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More Prewriting (Invention) Questions

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As a writer, you can begin by asking yourself questions and then answering them. Your answers will bring your subject into focus and provide you with the material to develop your topic. Here are twenty questions or "thought starters" that present ways of observing or thinking about your topic. Each question generates the type of essay listed in parentheses after the question.

  1. What does X mean? (Definition)
  2. What are the various features of X? (Description)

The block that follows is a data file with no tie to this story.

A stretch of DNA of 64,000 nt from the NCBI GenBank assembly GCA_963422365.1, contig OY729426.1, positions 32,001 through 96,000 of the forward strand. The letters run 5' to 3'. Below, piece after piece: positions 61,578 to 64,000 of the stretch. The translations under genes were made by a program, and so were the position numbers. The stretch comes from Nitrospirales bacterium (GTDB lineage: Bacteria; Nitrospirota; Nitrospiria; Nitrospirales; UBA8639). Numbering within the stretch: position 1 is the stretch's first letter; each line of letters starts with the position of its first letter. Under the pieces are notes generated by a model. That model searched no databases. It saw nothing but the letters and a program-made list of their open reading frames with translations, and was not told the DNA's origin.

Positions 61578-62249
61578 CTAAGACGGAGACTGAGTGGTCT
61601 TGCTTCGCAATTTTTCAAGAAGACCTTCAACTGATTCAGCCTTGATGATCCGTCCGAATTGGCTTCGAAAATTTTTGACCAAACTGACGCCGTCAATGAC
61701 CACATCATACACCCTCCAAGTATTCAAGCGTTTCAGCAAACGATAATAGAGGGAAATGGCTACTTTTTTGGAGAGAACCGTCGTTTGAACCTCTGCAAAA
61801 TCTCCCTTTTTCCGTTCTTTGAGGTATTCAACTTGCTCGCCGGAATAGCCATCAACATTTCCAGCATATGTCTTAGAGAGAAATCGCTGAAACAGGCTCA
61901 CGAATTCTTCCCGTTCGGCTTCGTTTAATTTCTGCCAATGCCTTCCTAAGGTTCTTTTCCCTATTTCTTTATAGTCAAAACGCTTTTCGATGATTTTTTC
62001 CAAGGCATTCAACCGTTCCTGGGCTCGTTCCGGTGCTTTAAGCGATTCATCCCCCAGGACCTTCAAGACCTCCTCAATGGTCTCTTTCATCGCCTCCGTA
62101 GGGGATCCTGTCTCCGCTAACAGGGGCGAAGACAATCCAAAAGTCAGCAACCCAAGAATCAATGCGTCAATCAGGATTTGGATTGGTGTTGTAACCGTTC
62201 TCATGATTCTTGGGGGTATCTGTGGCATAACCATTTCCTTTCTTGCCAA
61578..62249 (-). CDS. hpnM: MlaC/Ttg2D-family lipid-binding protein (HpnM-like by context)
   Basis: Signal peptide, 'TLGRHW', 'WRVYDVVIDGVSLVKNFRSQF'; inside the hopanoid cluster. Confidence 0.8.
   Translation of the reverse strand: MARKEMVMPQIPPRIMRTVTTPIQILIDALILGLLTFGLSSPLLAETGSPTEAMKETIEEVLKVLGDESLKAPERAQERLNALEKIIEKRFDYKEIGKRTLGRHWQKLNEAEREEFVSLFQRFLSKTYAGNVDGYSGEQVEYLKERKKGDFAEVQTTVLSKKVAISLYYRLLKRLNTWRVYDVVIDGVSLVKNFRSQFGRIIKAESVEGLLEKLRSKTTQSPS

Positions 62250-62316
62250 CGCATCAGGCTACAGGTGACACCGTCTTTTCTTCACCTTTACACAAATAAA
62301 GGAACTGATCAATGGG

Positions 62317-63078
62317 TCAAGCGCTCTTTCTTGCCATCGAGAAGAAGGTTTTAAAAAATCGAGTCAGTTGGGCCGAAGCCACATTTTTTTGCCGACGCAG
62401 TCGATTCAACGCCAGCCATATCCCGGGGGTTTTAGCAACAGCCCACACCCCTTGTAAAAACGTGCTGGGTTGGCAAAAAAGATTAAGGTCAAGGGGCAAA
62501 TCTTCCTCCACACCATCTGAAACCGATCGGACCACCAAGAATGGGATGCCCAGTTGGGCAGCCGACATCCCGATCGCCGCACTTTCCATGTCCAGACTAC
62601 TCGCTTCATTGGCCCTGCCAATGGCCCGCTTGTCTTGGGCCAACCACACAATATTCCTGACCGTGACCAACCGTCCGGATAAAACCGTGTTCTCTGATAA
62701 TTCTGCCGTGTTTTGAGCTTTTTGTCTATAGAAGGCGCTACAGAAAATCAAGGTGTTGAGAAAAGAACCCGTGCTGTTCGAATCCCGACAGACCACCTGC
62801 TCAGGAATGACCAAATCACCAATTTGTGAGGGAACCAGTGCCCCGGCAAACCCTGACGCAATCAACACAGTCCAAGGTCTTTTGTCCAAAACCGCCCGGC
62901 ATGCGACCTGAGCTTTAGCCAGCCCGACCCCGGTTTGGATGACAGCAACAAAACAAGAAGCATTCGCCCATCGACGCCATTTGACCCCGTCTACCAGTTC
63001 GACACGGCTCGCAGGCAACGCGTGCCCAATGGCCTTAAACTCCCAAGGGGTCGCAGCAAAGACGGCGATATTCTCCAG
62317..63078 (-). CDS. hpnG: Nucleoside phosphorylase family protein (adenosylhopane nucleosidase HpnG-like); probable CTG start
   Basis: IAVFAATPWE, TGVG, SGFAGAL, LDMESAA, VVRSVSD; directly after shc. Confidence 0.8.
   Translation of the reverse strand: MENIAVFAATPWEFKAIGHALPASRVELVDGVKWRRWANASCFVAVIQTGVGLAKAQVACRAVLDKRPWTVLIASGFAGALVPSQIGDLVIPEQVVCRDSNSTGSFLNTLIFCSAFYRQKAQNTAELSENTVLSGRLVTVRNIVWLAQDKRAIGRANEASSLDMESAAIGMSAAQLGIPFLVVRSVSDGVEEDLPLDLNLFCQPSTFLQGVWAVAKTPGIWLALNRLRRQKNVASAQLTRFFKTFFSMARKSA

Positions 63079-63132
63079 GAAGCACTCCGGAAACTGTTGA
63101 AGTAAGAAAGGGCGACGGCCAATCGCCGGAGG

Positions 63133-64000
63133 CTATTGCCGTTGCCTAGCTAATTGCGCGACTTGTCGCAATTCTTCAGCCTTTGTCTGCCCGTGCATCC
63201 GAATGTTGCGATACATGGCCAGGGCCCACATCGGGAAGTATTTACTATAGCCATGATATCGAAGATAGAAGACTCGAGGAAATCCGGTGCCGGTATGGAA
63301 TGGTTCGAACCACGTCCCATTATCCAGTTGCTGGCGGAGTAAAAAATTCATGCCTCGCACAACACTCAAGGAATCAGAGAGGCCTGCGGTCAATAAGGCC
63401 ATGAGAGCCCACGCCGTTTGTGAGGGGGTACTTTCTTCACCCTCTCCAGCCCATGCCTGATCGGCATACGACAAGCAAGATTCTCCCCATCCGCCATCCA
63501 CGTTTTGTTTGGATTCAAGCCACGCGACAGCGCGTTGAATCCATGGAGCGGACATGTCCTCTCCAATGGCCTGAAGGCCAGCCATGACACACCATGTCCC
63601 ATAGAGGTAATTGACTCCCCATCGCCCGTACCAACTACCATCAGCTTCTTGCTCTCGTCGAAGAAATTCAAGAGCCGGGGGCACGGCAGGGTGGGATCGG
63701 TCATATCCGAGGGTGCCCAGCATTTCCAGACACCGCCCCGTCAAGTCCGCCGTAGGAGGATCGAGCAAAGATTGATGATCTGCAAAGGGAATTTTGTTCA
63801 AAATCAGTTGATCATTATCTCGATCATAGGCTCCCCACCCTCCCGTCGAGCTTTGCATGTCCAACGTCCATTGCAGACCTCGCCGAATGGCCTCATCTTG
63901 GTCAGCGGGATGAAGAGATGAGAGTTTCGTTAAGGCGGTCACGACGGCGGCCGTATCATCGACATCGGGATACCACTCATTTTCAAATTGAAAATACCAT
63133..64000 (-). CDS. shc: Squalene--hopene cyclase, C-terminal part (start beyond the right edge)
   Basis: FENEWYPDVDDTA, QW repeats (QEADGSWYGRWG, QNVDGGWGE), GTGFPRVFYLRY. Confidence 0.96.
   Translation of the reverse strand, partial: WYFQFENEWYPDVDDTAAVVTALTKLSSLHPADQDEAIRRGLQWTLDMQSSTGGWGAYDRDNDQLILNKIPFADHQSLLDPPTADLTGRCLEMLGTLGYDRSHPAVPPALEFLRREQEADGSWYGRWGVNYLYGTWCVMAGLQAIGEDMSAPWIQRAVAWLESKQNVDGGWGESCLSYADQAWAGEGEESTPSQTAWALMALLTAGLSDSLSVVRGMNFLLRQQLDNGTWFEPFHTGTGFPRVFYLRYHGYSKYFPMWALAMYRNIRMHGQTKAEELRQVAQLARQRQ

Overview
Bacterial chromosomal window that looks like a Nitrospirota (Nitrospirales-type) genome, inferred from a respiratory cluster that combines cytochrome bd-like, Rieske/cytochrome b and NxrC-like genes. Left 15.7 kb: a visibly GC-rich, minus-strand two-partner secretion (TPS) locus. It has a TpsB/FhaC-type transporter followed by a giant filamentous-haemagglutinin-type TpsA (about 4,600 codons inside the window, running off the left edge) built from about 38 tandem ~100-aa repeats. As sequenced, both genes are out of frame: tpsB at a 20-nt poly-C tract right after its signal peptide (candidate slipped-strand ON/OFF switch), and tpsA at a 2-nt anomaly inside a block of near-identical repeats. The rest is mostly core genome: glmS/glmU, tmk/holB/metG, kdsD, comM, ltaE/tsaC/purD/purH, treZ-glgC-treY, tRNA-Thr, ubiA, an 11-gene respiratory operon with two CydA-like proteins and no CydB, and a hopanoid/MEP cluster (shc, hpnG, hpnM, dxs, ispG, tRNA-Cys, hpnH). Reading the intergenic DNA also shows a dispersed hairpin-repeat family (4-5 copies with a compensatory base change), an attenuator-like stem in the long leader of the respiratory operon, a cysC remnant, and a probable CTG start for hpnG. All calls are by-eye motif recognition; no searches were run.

3. What are the component parts of X? (Simple Analysis)
  4. How is X made or done? (Process Analysis)
  5. How should X be made or done? (Directional Analysis)
  6. What is the essential function of X? (Functional Analysis)
  7. What are the causes of X? (Causal Analysis)
  8. What are the consequences of X? (Causal Analysis)
  9. What are the types of X? (Classification)
  10. How is X like or unlike Y? (Comparison)
  11. What is the present status of X? (Comparison)
  12. What is the significance of X? (Interpretation)
  13. What are the facts about X? (Reportage)
  14. How did X happen? (Narration)
  15. What kind of person is X? (Characterization/Profile)
  16. What is my personal response to X? (Reflection)
  17. What is my memory of X? (Reminiscence)
  18. What is the value of X? (Evaluation)
  19. What are the essential major points or features of X? (Summary)
  20. What case can be made for or against X? (Persuasion)

(Adapted from Jacqueline Berke's Twenty Questions for the Writer)